Dr Deirdre Hughes OBE ,an expert on Careers Guidance ,recently gave evidence to a Sub-Committee of the Education Select Committee (on Education Skills and the Economy) which is looking at Careers information and guidance. This is timely because the government is currently drafting a new careers strategy. Deirdre mentioned international evidence and the findings of the 7th International Symposium on Career Development and Public Policy held in Iowa (June 2015).What were those key findings, based on contributions from seasoned international guidance professionals? According to Deirdre Hughes:
‘Career development policies, systems and services need to support young people to access work-related learning from an early age. Work-related learning should be a core part of the education system for all young people and include learning about entrepreneurship and social enterprise.

Strategies should aim to provide national co-ordination, benchmarks and evaluation, while respecting the need for regional/local tailoring.

Career development services need to be both widely available and able to contribute to a range of client needs from supported self-help through to intensive personalised support. This requires a diverse workforce, frequently operating through devolved and dispersed networks.

There is a need for a cadre of professional career guidance practitioners in every country who are able to guide, develop and support diversified delivery networks. There is also a need for some career specialists educated at the second and third levels of higher education, to deliver higher-level training courses, undertake research and evaluation nationally, and engage with the international academic community.’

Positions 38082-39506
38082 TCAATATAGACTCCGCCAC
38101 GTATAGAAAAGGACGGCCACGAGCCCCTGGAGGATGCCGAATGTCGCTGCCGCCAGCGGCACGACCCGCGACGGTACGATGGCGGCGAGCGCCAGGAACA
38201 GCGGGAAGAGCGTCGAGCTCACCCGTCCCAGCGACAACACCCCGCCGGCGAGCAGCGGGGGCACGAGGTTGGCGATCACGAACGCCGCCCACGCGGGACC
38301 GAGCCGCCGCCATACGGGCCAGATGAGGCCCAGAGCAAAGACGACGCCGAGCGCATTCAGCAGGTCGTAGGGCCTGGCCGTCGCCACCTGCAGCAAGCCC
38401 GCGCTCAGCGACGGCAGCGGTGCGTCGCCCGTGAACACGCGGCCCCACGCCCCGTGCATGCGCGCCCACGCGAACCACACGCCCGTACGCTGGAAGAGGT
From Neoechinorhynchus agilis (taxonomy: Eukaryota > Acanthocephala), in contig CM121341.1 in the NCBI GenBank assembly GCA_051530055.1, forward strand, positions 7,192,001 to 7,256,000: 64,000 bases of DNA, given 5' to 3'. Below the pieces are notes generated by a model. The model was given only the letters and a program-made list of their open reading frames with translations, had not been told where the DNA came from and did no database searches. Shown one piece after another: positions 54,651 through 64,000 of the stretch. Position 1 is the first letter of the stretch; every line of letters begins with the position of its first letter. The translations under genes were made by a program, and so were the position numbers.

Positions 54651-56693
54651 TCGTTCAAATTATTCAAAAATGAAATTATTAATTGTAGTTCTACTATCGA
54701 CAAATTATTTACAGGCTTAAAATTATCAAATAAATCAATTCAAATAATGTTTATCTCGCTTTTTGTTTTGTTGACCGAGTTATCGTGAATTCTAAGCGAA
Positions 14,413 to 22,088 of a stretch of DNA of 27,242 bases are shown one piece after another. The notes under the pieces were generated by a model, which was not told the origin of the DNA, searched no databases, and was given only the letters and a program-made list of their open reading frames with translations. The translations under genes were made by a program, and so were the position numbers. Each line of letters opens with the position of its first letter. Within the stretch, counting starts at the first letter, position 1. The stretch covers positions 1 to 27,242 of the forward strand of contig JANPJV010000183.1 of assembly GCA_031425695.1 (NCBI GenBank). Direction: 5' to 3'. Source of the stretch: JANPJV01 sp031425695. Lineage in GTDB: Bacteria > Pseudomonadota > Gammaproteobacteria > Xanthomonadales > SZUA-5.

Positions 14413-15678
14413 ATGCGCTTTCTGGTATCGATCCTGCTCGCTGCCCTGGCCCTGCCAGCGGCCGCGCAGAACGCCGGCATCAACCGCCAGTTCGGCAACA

So a big question arises. Are these the areas where the new Careers and Enterprise company and its 18 staff is focusing all its efforts and resources at the moment? I think not. Its work is almost entirely focused on work experience, employer engagement with schools ( a proxy it  now seems for professional careers advice and guidance) and expanding enterprise advice and advisers in schools.

Meanwhile, there is a haemorrhaging of experienced careers guidance specialists from the sector, so the cadre of ‘professional career guidance practitioners’  seen as vital ,in Englands case at least ,  is diminishing daily, something that the new Careers strategy should urgently address. The scary part is that there is a possibility that it might not. If this is the case, then the future of careers guidance in England looks bleak, and the government, moreover, will be seen to have turned its back on evidence led policy.


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